Gorseinon shown within Swansea
Urban Area: 20,581
|OS grid reference|
|Ceremonial county||West Glamorgan|
|Sovereign state||United Kingdom|
|Fire||Mid and West Wales|
Gorseinon is a district town in Swansea, Wales, near the Loughor estuary. It was a small village until the late 19th century when it grew around the coal mining and tinplate industries. It is situated in the north west of Swansea City Centre, around 6 miles (9.7 km) north west of the city centre. Gorseinon is also a local Government community with its own elected town council.
The population of the Gorseinon town council area in the 2011 Census is 8,693. However, the ONS defines an area called the Gorseinon Urban Area which comprises all of the continuous built up area in and around Gorseinon. This area includes Gorseinon, Loughor, Garden Village and Penllergaer. and has a population of 20,581.
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|This section does not cite any references or sources. (June 2013)|
In 1840 the population of Gorseinon was barely 250 people. There were only two churches in the area. One was the “Church on the Marsh”, also known as Loughor and Llandeilo (Talybont) – this has now been restored and rebuilt at St. Fagan’s Folk Museum. The other church was Brynteg Chapel, the only non-conformist chapel for miles. This was built in 1815 and can still be seen today. The first church to be built in Gorseinon was Holy Trinity Church. This was built in 1882 – just opposite where Somerfield stands today. Seion Baptist Church was opened in 1886. It was built on the banks of a river at the bottom of Gorseinon, but by 1902 a new Seion was built in High Street. The old Seion was taken over by the English Methodists, but this eventually became the Moose Hall. Bethel English Congregational Church (Evangelical) celebrated its centenary on Saturday and Sunday 9 and 10 July 1894 – 1994. Holy Trinity Church was extended in 1884. The English Congregationalist built a church in Masons Road, now known as West Street-Bethel Chapel. Then progress seemed to stop for a few years.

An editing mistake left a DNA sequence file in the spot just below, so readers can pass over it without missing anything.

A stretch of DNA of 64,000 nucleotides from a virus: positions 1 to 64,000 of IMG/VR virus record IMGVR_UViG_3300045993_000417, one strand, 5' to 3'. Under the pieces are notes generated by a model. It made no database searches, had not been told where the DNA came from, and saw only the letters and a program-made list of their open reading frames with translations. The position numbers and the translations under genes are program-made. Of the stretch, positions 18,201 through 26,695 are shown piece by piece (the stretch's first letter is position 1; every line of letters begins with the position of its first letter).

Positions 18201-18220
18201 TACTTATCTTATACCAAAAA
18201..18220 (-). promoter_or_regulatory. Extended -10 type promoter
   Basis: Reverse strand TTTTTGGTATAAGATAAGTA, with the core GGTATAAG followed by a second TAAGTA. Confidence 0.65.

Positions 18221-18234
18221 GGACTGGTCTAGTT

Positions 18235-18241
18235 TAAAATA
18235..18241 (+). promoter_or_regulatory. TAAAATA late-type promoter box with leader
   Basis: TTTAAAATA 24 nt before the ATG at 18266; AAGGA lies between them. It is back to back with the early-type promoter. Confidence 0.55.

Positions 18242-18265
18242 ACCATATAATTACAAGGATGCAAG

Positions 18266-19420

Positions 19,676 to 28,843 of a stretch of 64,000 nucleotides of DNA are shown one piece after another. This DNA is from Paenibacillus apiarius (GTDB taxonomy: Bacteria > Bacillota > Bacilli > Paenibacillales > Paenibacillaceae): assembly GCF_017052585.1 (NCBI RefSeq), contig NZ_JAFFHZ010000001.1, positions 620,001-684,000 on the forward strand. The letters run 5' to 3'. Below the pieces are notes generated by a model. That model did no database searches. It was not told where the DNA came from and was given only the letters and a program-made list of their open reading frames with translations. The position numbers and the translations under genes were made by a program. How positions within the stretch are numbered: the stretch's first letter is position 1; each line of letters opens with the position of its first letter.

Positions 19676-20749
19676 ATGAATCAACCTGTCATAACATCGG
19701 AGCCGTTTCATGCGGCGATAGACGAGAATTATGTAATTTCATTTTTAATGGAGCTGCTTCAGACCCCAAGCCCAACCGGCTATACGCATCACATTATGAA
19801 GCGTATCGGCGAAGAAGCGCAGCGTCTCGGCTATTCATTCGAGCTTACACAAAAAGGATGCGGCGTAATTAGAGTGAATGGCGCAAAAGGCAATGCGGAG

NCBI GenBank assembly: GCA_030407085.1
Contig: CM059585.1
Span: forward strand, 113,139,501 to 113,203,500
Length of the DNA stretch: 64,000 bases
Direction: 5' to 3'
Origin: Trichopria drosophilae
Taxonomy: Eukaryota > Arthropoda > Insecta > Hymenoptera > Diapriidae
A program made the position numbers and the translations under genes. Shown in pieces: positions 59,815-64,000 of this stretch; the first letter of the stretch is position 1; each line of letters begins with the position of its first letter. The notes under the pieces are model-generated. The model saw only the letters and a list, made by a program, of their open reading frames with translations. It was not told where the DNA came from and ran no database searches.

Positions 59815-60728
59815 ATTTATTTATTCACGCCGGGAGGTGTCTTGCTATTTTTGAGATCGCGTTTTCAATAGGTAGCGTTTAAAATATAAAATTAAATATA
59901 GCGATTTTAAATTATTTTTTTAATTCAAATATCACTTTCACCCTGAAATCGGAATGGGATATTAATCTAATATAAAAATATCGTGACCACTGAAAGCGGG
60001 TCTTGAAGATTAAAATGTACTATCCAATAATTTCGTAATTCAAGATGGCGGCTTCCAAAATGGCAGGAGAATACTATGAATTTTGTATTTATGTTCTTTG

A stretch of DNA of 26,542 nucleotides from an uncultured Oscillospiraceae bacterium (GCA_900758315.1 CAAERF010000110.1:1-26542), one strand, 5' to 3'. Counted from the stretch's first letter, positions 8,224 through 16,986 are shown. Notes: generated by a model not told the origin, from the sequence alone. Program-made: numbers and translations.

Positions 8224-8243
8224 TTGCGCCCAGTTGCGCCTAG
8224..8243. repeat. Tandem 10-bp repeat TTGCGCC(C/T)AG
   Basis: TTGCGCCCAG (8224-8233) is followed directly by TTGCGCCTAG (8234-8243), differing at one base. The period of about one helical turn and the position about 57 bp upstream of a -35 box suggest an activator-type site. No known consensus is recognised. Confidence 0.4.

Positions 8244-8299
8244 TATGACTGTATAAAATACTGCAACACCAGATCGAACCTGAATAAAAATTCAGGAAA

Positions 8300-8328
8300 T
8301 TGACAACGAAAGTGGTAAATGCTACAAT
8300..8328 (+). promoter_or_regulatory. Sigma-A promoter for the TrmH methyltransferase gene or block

Ebenezer, the Welsh Congregational Chapel opened in 1887, but by 1909 a new chapel was built near Seion Capel.
St. Catherine’s Church was built in 1913 and the Salvation Army in 1910. The Roman Catholic Church was built at Pontardulais Road in 1932 but a new Church was built on Alexandra Road in the 1960s. The architect of the Catholic Church was Robert Robinson, a local Gower man.
Agricultural and industrial development
|This section does not cite any references or sources. (July 2013)|
Gors Eynon first appeared on an Ordnance Survey map in 1813, but by 1830 the name appeared in its modern spelling.
The monks of Neath Abbey paid many visits to this locality, and evidence of this were several mills built on the banks of local rivers; Cadle Mill, on the Lliw, Pontlliw, Melyn Mynach, and Loughor Mill. There was one weaving mill and two flour mills on the river. These were worked by the monks to provide food and clothing for the Abbey, wool being brought here from Gower sheeplands. By the end of the thirteenth century the monks at Melyn Mynach owned vast acreage devoted to sheep farming. They produced high quality wool at Cwrt Y Carnau, which was traded in Flanders and Italy. With the arrival of the black death and bubonic plague in the fourteenth century, labour became scarce and the monks were forced to sell or rent to the local farmers. Eventually, during Henry VIII’s reign, the few monks that were left were pensioned off, as their land passed into crown hands.